The ongoing COVID-19 crisis poses major challenges for the global sporting goods industry. That is why the World Federation of the Sporting Goods Industry (WFSGI) wants to shed more light on the current crisis with a monthly pulse survey of all companies in the industry - including non-members. "The results of the first pulse survey confirm the significant negative impact that COVID-19 has had on the global Sporting Goods Industry throughout the supply chain", said WFSGI President and CEO Robbert de Kock. "In the interests of solidarity, WFSGI is seeking to help all sporting goods companies by harnessing the unique knowledge base and network within our membership to provide key trends, learnings and best practices." These are the most important results:
The closure of the stationary shops shifted the focus of the trade to online business. This has not changed in April: 80 percent of the brands and retailers surveyed want to expand their online business. At the same time, it is important to quickly find practicable solutions for high inventory levels. 47 percent of those surveyed want to cancel orders in the following months, 60 percent are making use of extended payment terms. Around 40 percent are planning to clear all inventories in order to maintain their cash position and take advantage of market opportunities in the recovering Asian markets.
About 30 percent of those surveyed are considering discontinuing suppliers. More than half, however, advocate continuing to work with existing suppliers and merely adjusting order volumes. The vast majority of those surveyed (90 percent) expect flexibility from their suppliers in the current situation.
Even after the pandemic, sport will continue to play a major role, especially outdoor sports. It is already apparent in many markets that the running and outdoor segments will be among the beneficiaries of the pandemic. Around 70 percent of those surveyed believe that this will remain the case after the pandemic. In contrast, slightly less than half see the greatest potential in walking, followed by football (20 percent) and basketball (16 percent). Biking is also seen by many respondents as a popular activity even after the pandemic.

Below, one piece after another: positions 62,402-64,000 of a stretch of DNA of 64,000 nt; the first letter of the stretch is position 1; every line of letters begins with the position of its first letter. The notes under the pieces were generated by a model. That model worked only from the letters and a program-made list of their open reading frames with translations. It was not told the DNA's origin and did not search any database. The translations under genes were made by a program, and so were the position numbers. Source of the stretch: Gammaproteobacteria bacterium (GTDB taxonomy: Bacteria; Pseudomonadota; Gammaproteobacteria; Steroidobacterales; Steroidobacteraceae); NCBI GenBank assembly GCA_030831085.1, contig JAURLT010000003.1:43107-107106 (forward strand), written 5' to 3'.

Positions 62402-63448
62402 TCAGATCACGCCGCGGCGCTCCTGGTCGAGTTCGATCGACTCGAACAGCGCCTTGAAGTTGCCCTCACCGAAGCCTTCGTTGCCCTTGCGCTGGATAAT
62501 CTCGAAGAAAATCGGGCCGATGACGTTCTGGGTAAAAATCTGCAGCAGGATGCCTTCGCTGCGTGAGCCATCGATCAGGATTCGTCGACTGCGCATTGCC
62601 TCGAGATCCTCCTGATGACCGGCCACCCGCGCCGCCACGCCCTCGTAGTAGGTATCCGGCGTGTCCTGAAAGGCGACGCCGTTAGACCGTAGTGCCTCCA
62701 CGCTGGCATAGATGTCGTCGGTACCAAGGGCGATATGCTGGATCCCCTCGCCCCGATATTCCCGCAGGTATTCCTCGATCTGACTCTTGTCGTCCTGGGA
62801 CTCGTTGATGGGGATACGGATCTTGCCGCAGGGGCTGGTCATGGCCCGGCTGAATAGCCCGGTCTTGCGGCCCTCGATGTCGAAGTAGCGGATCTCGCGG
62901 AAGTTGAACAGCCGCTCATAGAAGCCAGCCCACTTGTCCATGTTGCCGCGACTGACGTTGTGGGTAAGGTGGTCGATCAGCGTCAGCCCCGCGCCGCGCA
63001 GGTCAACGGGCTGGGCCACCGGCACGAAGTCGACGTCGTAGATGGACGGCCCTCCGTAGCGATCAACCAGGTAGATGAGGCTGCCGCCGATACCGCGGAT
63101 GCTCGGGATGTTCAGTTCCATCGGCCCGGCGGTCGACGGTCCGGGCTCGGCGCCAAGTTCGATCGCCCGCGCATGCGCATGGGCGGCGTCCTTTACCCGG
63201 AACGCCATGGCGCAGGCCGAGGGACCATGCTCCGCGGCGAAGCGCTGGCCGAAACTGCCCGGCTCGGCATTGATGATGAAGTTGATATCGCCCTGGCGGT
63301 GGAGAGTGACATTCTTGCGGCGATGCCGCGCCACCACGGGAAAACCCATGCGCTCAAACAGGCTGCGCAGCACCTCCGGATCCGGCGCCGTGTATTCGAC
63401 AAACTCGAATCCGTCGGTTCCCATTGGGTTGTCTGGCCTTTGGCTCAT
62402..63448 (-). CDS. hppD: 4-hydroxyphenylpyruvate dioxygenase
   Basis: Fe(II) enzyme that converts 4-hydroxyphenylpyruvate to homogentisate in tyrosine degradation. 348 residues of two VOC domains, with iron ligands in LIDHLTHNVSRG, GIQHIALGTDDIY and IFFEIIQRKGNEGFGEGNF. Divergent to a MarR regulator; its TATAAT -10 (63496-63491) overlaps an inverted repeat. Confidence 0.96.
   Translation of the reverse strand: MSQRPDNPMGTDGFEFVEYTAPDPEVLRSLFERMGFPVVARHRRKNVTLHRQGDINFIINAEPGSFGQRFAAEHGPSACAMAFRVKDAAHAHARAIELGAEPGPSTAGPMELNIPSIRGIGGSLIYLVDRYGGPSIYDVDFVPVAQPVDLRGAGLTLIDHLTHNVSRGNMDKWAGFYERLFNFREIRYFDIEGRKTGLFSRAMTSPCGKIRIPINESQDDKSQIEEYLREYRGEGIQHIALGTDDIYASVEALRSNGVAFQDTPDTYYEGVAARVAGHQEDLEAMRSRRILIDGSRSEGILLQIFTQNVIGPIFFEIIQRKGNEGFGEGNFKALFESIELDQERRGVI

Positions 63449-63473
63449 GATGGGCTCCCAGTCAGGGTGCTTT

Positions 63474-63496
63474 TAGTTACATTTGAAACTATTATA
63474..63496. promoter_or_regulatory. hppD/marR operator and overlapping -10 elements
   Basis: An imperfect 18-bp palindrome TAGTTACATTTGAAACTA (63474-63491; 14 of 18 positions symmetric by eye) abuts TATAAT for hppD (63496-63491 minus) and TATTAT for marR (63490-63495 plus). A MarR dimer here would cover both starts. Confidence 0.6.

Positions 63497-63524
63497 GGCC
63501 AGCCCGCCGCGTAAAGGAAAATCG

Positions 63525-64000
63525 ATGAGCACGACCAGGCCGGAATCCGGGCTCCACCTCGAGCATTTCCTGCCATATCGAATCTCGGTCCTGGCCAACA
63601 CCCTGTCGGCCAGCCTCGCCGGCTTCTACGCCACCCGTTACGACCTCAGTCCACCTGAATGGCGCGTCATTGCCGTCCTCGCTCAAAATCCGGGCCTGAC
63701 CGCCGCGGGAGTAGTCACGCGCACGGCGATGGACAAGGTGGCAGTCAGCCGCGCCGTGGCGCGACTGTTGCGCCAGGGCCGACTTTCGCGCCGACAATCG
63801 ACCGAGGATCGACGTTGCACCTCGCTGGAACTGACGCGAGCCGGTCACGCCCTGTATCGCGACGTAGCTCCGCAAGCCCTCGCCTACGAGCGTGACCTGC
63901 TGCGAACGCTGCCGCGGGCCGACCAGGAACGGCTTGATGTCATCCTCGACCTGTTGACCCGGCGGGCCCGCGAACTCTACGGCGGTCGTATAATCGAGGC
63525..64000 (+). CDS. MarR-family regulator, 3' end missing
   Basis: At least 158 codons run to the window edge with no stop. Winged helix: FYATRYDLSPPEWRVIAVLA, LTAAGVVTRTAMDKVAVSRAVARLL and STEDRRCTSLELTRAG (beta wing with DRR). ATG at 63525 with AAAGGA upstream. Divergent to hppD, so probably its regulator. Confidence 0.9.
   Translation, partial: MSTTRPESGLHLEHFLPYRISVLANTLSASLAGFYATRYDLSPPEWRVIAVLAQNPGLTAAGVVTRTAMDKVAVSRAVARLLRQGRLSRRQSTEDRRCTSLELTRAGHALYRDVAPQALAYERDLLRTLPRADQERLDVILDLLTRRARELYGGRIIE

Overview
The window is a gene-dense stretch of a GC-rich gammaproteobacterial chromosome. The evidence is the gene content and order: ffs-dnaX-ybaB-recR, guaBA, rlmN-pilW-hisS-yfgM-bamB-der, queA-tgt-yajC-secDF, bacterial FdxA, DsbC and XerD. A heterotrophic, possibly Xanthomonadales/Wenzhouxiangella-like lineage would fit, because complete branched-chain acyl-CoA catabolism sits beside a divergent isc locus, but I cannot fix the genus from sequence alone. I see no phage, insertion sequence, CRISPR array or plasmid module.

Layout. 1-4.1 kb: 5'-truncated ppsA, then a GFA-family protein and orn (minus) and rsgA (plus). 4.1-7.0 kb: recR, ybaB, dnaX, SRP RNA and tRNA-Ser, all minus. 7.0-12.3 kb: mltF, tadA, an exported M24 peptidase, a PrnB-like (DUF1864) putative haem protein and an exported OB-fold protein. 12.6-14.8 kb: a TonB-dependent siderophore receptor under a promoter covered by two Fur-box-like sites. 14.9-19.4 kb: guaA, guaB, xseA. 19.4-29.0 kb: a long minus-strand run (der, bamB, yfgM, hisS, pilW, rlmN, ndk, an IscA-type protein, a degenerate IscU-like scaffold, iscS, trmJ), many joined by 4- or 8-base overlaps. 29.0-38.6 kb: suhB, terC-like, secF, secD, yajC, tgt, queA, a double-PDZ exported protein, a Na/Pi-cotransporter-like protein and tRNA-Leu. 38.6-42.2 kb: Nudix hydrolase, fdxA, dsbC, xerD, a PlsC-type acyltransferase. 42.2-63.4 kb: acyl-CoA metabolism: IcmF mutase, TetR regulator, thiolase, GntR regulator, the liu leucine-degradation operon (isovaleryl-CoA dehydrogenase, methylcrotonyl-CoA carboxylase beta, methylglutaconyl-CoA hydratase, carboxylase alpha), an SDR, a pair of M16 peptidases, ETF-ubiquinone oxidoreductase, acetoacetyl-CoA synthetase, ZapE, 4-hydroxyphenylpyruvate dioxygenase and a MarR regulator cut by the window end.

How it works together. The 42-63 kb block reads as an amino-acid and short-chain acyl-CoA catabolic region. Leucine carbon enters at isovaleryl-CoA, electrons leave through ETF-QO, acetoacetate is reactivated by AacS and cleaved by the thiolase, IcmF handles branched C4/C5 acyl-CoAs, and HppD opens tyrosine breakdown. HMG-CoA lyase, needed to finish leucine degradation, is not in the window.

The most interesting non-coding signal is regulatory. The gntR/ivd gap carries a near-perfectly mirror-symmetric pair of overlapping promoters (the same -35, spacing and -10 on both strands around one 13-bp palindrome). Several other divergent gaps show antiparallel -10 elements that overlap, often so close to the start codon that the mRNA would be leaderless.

The vulnerability of global supply chains was already evident when the pandemic broke out in China. In the meantime, almost all continents are struggling with production losses, material shortages and labour shortages - but not to the same extent. According to the survey, production facilities in the Far East are most affected, accounting for 68 percent of the total, followed by Europe (64 percent) and South Asia (54 percent). Supply chains in North America, on the other hand, are only affected by 22 percent of respondents, while in Latin America the figure is less than 10 percent.
When asked about the impact on incoming orders, the results show that 90 percent of those surveyed see declining orders from customers in Europe and North America. In Latin America, the Far East and South Asia, the rate is significantly lower at 30 percent. This has serious consequences for the financial situation. 86 percent of the companies surveyed have to cope with a lower financial cover because payment terms have been extended, orders canceled and deliveries delayed. Half of the companies therefore want to put planned investments on hold, 45 percent are considering layoffs and 20 percent want to rely on more automation in the future.
More than two-thirds of all companies also complain about bottlenecks in material procurement because suppliers had to close down. 40 percent suffer from logistical restrictions caused by trade restrictions, delayed deliveries or bottlenecks at shipping companies. The companies surveyed are also directly affected because parts of the workforce do not come to work due to caring for sick relatives, fear of infection (20 percent) or due to travel restrictions and lack of public transport (30 percent).
The companies are not expecting any improvement in business development in May either: all of them are expecting considerable losses, most of them (approx. 50 percent) are expecting a decline in sales of around 50 percent, 15 percent even a decline of 70 to 80 percent. 22 percent give a moderate forecast and expect a decline of 20 percent at most. Regional differences also play a major role here. The most affected region is Europe, where 95 percent expect their business to decline, followed by North America (77 percent), Asia (30 percent) and Latin America (18). Even after the pandemic, nobody expects business to recover quickly. Around two-thirds of those surveyed believe it will take three to six months before the original business performance can be achieved again, while 10 percent expect it to be more likely a year.